The precise nature of knowledge in this story creates the opportunity for some wonderful jokes. There is a constant going from person to person in the village verifying information, as no one can be sure if what someone else says is the truth, there is the perpetually dubious reply 'who says so?', the response of a taunting child in our world, but an earnestly serious response in these dubious hills. When Arry is frustrated, she curses by saying 'Doubt!' and calls the damnable family cats that get into everything 'doubtful' because they are always under her feet. Doubt, of course, is the most frustrating and tentative thing about this hilly place, rendering it perfect for cussing. Dean also takes the lines from poetry by Keats, Gerald Manly Hopkins etc and makes it into the little spells children under 5 use to help out around the village. The lines of such familar poetry used for the little magic that is used in the village is a homely and lyrical touch. the magic is not invasive, it adds just enough of an otherworldly quality to this wonderfully realised world.
Dean is an exceptional world builder, right up there with Ursula Le Guin, but the thing that I love is the minature size of her worlds. They are child-sized worlds for adults. She treats the presence of evil intelligently and delicately in her work, understanding that it is a complex part of being human. Someone in one of the other reviews here critisied the ending of the Dubious Hills, but if you don't appreciate the ending, you've missed the point of the whole book. They have found a way to escape the doubt that plagues their lives, and think how gratifying it is to know things for certain. I think the Dubious Hills is a critical utopia, and an exceptional exploration of knowlege. I'm agog that such a simple story can have such a deeply philosophical edge to it. Dean is, in truth, a master storyteller, she can weave such complex and delightful worlds in so few words. Her language is deft, quiet, simple. But she creates complex, realistic places and situations. This is a superb book.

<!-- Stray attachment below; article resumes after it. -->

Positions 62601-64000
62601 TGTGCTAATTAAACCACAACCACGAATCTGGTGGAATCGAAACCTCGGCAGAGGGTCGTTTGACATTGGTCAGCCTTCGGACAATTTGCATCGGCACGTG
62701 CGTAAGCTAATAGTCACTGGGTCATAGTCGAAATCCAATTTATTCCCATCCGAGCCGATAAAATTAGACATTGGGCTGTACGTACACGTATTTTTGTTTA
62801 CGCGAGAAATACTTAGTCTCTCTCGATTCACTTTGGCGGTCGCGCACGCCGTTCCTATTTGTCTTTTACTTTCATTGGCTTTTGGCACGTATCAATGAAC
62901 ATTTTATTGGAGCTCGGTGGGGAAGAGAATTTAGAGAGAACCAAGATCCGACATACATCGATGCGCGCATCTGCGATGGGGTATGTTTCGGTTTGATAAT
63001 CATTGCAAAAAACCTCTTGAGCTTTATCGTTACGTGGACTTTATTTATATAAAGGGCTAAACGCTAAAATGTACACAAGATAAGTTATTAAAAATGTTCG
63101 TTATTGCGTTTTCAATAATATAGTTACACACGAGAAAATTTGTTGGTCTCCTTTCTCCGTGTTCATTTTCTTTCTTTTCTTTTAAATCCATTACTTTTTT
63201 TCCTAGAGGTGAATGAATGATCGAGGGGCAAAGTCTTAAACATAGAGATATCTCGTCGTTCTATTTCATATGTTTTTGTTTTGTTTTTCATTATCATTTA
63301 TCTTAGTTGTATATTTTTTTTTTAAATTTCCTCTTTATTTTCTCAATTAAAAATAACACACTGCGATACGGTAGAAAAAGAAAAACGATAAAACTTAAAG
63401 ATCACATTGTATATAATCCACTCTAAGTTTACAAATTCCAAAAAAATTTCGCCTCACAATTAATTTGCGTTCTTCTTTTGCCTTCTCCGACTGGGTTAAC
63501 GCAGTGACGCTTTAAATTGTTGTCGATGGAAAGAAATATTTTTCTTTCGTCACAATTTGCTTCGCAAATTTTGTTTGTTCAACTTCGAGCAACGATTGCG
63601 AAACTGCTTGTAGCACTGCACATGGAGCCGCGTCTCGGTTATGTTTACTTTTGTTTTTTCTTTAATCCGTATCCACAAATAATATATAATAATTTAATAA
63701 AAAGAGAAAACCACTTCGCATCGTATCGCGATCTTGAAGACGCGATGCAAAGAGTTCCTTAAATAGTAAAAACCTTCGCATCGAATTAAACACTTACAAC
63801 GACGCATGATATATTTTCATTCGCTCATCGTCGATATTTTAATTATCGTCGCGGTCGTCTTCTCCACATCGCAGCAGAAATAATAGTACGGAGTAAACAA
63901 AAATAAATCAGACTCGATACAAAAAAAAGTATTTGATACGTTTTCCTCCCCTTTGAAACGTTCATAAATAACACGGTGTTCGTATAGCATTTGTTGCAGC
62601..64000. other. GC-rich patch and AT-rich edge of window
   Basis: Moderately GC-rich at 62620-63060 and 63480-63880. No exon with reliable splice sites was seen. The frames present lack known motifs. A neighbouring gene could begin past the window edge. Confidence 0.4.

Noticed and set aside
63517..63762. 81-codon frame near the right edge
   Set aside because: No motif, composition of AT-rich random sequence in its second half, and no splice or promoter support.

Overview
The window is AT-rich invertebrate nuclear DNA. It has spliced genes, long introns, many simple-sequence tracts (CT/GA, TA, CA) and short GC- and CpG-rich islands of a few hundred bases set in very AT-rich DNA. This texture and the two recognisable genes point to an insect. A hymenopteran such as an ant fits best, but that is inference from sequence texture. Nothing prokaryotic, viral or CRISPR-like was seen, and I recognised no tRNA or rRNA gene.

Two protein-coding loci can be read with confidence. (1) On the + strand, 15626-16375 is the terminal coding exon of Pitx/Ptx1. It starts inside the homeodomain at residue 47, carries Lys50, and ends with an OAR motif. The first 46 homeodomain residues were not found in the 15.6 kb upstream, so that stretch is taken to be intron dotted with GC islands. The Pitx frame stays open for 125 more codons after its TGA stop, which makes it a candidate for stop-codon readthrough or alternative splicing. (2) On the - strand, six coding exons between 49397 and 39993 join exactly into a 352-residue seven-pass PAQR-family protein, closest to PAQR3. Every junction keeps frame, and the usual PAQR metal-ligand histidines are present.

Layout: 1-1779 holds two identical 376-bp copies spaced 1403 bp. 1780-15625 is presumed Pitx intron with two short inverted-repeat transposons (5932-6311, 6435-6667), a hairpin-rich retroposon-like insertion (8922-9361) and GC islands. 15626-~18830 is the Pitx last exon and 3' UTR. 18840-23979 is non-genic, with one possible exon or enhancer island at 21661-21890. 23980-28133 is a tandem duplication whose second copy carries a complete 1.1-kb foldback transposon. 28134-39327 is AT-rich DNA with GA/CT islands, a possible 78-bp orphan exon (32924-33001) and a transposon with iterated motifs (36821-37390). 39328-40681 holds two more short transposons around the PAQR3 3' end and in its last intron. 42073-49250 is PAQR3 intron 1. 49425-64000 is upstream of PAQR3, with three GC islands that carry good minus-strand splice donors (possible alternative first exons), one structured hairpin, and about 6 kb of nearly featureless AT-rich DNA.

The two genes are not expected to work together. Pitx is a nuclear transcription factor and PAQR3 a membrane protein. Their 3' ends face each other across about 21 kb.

I bought it because it was inexpensive and I didn't like Dean's _Tam Lin._ I wanted to give her another shot. I also was hoping, thinking that it would be like _The Giver._ Superficially, it is, but then it gets into the whole werewolf: should we or shouldn't we question. To me, it was a silly question, a silly simple society and characters I found I didn't care about.
Rather than this I recommend Peter David's _Howling Mad._ It's about a wolf that gets bitten by a werewolf and becomes a man every full moon.
(Beloved in the same lost way I love Narnia; I cannot do
otherwise.) The world is that of the Hidden Land, also known
as the Secret Country. It is beautiful and yet deeply strange,
and it catches at your heart with joy and sorrow. But the
region is a different one, heart-stoppingly so.
I loved this story. It is not exactly like the other three
set in this world, true. But the style is the same, and the
way she mixes in things known and not. There is also mystery
to it, like her other tales. You will puzzle out what is
happening at the same time you are enthralled by it.
None of Pamela Dean's books should ever be out of stock or out of print. I cannot praise her unique writing style highly enough. Look for _The Secret Country,_ _The Hidden Land,_ and _The Whim of the Dragon,_ too; they're among the very best fantasy ever written.